I found this recipe months ago in Bon Appetit magazine for Ragu Bolognese. It looked so delicious and authentic. This is one of those Sunday dinners that takes at least a couple of hours to make.
This sauce is the real deal. Lots of simmering, stirring, and (of course) tasting. The recipe calls for a mix of ground beef and veal. I know I took a classic and probably ruined it in some people’s eyes…but I used ground dark turkey instead. Worry not though, I did still use the pancetta!
At this point, most people know I’m not the biggest red meat eater. I’ll have some every now and then but if I can make a dish using ground turkey, then I will typically do it. BUT, I do love cured meats…prosciutto, salami, pancetta, etc. Strange that I eat cured meats and not a steak? Maybe. It works for me though….So, there it is. Believe me, this dish does not suffer for having ground turkey. There is such a complexity in the flavors that develops over the hours of cooking. If you want to do the veal and beef combo I included the amounts in directions below.
And bonus, this recipe calls for wine so, if you’re like me, you’ll pour yourself a glass to enjoy while you stir, simmer, and taste…
(Not so Classic) Ragu Bolognese
adapted from Bon Appetit
2 Tbsp. extra-virgin olive oil
2 medium onions, finely chopped (about 1 1/2 cups)
2 celery stalks, finely chopped (about 1 cup)
2 carrots, peeled, finely chopped (about 3/4 cup)
1 pound ground dark organic/natural turkey
3 oz. thinly sliced pancetta, finely chopped
1/2 cup dry red wine
3 cups (about) chicken stock, divided
3 Tbsp. tomato paste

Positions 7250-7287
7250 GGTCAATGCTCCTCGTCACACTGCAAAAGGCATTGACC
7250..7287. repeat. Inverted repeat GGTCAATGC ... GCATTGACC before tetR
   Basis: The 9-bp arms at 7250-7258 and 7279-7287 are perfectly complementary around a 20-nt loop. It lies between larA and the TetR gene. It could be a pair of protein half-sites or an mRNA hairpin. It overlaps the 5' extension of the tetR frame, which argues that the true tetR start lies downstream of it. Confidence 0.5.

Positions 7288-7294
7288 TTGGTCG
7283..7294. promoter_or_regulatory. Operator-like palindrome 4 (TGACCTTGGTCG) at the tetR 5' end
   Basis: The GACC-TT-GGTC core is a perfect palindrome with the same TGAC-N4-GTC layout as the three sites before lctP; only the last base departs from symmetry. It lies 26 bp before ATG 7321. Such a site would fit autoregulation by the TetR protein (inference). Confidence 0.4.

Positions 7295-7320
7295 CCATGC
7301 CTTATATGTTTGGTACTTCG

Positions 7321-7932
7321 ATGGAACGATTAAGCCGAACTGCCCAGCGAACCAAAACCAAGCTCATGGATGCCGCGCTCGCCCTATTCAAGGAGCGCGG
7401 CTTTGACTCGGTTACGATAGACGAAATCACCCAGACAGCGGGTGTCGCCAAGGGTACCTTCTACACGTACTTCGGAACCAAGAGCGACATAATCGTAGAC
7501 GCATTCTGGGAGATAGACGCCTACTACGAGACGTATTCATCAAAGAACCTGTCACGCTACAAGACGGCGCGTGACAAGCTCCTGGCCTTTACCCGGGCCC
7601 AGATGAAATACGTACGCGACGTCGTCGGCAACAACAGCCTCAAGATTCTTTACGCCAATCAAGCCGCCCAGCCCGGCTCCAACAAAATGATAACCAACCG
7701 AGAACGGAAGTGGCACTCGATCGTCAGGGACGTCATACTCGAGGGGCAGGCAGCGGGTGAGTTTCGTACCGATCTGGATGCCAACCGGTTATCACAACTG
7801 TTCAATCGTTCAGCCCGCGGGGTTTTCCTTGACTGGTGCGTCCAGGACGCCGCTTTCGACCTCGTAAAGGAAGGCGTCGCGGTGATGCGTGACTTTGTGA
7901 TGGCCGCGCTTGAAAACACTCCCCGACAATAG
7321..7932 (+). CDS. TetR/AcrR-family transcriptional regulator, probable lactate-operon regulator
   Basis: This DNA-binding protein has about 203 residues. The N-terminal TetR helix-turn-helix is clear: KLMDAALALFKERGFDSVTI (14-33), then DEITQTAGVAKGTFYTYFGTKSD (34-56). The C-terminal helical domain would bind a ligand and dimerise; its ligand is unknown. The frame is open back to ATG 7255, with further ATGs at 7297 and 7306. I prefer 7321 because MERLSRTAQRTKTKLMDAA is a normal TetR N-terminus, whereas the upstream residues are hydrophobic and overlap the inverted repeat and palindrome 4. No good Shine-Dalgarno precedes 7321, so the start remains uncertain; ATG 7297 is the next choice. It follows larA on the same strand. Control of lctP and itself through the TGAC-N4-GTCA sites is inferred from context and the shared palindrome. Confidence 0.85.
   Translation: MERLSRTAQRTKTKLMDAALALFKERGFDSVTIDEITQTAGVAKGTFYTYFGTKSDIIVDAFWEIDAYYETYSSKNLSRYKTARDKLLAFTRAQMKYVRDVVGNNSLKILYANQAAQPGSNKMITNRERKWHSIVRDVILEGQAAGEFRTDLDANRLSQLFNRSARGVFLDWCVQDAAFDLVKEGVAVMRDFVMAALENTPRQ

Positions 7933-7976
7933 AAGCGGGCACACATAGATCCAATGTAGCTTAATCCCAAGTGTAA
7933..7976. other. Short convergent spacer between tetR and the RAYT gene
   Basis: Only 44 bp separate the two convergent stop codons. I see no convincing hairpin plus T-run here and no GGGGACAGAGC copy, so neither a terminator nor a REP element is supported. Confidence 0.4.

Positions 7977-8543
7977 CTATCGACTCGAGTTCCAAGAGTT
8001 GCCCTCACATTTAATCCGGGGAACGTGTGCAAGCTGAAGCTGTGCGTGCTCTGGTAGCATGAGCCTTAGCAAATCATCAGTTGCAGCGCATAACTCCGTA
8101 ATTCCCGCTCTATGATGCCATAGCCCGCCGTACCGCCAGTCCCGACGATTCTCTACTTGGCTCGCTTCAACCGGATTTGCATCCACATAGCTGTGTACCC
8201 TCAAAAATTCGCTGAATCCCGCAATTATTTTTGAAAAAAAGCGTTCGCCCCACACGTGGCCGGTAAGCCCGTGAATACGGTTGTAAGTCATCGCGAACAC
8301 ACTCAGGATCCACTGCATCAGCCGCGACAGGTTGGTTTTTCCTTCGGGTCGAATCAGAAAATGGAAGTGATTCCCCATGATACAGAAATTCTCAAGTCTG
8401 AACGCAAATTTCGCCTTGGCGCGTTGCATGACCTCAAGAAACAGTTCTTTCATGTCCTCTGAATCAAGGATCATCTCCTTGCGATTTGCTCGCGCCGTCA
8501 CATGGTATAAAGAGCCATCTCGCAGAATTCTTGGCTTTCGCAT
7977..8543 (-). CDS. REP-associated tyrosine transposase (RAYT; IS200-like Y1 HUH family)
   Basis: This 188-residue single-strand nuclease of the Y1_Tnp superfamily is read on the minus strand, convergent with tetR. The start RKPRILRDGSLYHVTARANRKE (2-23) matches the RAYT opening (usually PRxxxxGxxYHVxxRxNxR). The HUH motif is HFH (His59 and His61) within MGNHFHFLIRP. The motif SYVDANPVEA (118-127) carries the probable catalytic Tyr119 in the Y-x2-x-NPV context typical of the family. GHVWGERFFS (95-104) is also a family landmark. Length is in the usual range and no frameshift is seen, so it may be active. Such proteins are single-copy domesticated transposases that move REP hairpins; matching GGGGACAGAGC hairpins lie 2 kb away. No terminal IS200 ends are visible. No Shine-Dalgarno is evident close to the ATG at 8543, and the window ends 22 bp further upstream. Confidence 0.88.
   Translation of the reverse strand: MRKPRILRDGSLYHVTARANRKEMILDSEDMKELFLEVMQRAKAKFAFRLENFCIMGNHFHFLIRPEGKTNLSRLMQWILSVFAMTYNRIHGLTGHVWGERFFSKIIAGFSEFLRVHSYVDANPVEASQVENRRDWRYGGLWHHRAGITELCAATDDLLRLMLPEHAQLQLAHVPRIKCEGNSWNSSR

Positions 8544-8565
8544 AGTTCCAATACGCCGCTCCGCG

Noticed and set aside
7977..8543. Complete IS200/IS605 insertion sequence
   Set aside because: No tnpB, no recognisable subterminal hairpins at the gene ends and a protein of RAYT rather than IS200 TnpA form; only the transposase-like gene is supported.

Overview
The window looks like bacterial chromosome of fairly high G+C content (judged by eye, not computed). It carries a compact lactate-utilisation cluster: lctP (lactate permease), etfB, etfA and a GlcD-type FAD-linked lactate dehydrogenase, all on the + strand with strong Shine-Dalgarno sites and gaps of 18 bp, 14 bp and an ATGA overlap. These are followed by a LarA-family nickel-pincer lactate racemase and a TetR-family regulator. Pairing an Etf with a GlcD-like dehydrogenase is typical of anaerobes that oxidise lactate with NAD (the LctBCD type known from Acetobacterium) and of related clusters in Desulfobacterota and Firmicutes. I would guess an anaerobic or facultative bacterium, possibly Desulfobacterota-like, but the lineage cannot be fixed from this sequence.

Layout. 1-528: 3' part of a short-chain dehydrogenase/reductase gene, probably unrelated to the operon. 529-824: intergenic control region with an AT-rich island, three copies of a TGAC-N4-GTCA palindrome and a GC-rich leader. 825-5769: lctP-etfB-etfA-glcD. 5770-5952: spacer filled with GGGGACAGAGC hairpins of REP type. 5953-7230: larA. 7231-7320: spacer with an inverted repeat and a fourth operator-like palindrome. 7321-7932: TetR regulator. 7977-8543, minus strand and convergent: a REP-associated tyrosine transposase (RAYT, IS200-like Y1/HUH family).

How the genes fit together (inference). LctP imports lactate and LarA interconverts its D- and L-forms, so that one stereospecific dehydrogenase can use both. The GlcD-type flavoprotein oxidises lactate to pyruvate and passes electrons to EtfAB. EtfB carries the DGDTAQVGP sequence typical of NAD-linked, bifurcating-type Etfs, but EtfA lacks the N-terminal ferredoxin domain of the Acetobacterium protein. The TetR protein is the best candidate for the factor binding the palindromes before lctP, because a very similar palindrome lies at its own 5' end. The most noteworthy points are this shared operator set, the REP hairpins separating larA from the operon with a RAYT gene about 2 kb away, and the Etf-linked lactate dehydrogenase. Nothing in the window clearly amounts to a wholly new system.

Kosher salt and freshly ground black pepper
1 cup whole milk
1 lb. tagliatelle or fettuccine (preferably fresh egg)
Finely grated Parmesan (for serving)
Heat oil in a large heavy pot over medium-high heat. Add onions, celery, and carrots. Sauté until soft, 8-10 minutes. Add turkey and pancetta (if using beef and veal, use 6oz of each and make sure the beef is 85% lean); sauté, breaking up with the back of a spoon, until browned, about 15 minutes. Add wine; boil 1 minute, stirring often and scraping up browned bits. Add 2 1/2 cups stock (you could use beef stock if using ground beef/veal) and tomato paste; stir to blend. Reduce heat to very low and gently simmer, stirring occasionally, until flavors meld, 1 1/2 hours. Season with salt and pepper.
Bring milk to a simmer in a small saucepan; gradually add to sauce. Cover sauce with lid slightly ajar and simmer over low heat, stirring occasionally, until milk is absorbed, about 45 minutes, adding more stock by 1/4-cupfuls to thin if needed.
Bring a large pot of water to a boil. Season with salt; add pasta (I used tagliatelle) and cook, stirring occasionally, until 1 minute before al dente. Add pasta to the pot that contains the ragù with tongs, pasta server, etc. I say this because it will ensure that you have additional pasta water to use if needed. I can’t tell you how many times I drain my pasta and forget to save some pasta water. So frustrating when that happens!
Stir in some of the reserved pasta water by tablespoonfuls if sauce seems dry. Divide pasta among plates and grate Parmesan on top.